Patient 3 was 31-year old male diagnosed Gaucher disease at 2 years old by severe anemia, thrombocytopenia and hepatosplenomegaly. He had compound heterozygous mutations in GBA (p.[Gly46Glu];[Leu444Pro]) and the β-glucocerebrosidase activity in leukocyte was 1.62 nmoL/hr/mg prot (reference ≥8.7). He had splenectomy when he was 3 years old. In 1998, ERT was started at 9 years of age and his clinical and biochemical parameters maintained stable for more than 20 years without any long-term complications of GD. After graduating the university, he got job and the ERT compliance was decreased to once a month due to the difficulties of absence. He switched to eliglustat therapy at 30 years old after evaluation of eligibility (CYP2D6 genotype was extensive metabolizer). He had no concurrent medication during follow-up. The one-year eliglustat therapy was tolerable with stable hematologic parameters (Fig. 1) and biomarkers (Fig. 2). Lumbar spinal BMD T score was increased to –1.9 from –2.3 and femur BMD T score also slightly increased within normal range after 12 months of eliglustat switch (Table 2).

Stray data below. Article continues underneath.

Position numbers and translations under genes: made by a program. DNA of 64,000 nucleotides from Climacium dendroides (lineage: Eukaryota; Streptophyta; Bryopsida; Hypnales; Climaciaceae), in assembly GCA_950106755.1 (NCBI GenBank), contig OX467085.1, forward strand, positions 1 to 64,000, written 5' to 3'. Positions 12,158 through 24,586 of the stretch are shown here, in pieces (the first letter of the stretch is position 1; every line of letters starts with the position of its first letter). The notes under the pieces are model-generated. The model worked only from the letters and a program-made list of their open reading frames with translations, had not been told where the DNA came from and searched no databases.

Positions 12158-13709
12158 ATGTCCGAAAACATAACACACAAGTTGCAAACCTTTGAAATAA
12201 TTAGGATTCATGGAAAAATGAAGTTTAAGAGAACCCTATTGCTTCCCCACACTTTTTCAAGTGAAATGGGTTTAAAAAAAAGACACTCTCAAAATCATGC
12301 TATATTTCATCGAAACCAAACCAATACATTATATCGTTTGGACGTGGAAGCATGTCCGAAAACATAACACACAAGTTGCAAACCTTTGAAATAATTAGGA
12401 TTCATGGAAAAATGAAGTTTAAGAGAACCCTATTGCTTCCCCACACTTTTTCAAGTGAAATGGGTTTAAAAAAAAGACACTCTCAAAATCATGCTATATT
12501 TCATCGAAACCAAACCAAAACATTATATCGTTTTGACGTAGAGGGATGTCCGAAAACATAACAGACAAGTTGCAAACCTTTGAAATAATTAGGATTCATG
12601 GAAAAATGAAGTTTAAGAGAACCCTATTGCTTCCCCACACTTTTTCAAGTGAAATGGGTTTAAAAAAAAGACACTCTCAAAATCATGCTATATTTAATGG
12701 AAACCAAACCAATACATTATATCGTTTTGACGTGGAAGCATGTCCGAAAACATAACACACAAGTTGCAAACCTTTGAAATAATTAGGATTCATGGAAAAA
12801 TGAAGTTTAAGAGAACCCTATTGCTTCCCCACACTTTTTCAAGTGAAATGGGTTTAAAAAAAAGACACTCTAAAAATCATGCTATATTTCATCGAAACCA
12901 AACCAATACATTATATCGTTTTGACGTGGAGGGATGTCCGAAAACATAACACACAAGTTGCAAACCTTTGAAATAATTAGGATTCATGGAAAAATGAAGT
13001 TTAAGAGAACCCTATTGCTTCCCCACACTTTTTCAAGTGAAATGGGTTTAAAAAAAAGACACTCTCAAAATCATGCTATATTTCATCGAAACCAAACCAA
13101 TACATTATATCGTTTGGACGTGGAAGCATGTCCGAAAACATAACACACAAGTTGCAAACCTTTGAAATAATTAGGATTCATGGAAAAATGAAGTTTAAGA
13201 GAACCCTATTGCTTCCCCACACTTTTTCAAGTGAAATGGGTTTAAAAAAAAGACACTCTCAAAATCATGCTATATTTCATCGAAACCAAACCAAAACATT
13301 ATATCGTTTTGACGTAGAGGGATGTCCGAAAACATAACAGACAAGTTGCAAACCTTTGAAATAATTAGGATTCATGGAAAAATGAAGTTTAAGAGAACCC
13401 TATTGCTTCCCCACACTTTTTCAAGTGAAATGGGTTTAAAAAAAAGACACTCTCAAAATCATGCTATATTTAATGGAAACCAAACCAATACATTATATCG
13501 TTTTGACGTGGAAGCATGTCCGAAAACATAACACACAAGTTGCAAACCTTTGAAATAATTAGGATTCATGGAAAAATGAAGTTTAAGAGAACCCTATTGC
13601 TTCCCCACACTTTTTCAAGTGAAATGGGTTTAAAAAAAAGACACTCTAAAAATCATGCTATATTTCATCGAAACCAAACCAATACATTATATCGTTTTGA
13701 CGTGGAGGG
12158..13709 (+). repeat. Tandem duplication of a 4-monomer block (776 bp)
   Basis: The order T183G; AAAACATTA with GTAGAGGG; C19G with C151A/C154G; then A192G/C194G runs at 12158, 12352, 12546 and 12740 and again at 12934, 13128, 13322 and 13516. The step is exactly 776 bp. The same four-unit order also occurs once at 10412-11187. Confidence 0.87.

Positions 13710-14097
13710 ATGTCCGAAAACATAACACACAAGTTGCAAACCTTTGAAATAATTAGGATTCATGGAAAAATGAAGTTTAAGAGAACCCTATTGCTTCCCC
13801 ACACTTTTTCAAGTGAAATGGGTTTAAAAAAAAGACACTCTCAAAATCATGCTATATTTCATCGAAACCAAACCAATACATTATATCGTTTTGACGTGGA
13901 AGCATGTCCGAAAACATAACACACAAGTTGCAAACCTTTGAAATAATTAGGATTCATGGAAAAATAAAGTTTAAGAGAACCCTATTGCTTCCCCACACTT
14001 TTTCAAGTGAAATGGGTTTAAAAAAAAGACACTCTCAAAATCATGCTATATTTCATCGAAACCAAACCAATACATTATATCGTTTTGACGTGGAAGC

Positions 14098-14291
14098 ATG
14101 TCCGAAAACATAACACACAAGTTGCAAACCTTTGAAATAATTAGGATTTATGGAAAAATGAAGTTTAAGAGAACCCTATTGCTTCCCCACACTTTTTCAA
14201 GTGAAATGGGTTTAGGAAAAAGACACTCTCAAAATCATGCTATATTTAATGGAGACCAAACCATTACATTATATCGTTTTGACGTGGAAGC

Discussion

In 2017, Cox et al. [8] demonstrated that eliglustat was non-inferior to imiglucerase in maintaining the clinical parameters stable up to 4 years. Mean absolute values for hemoglobin concentration, platelet count, spleen volume, liver volume, and lumbar spine and femur Z scores remained stable over 4 years. Biomarkers for disease activity were also found to be stable over time. Quality-of-life measures showed that the quality of life that they had achieved after a mean of 10 years on enzyme therapy was maintained while they were taking eliglustat therapy in the long term [8]. And, recent pooled analysis of long-term adverse event profile from four completed trials of eliglustat reported that the majority of the most frequently reported treatment-related adverse events were mild or moderate, transient, and occurred only once per patient [9].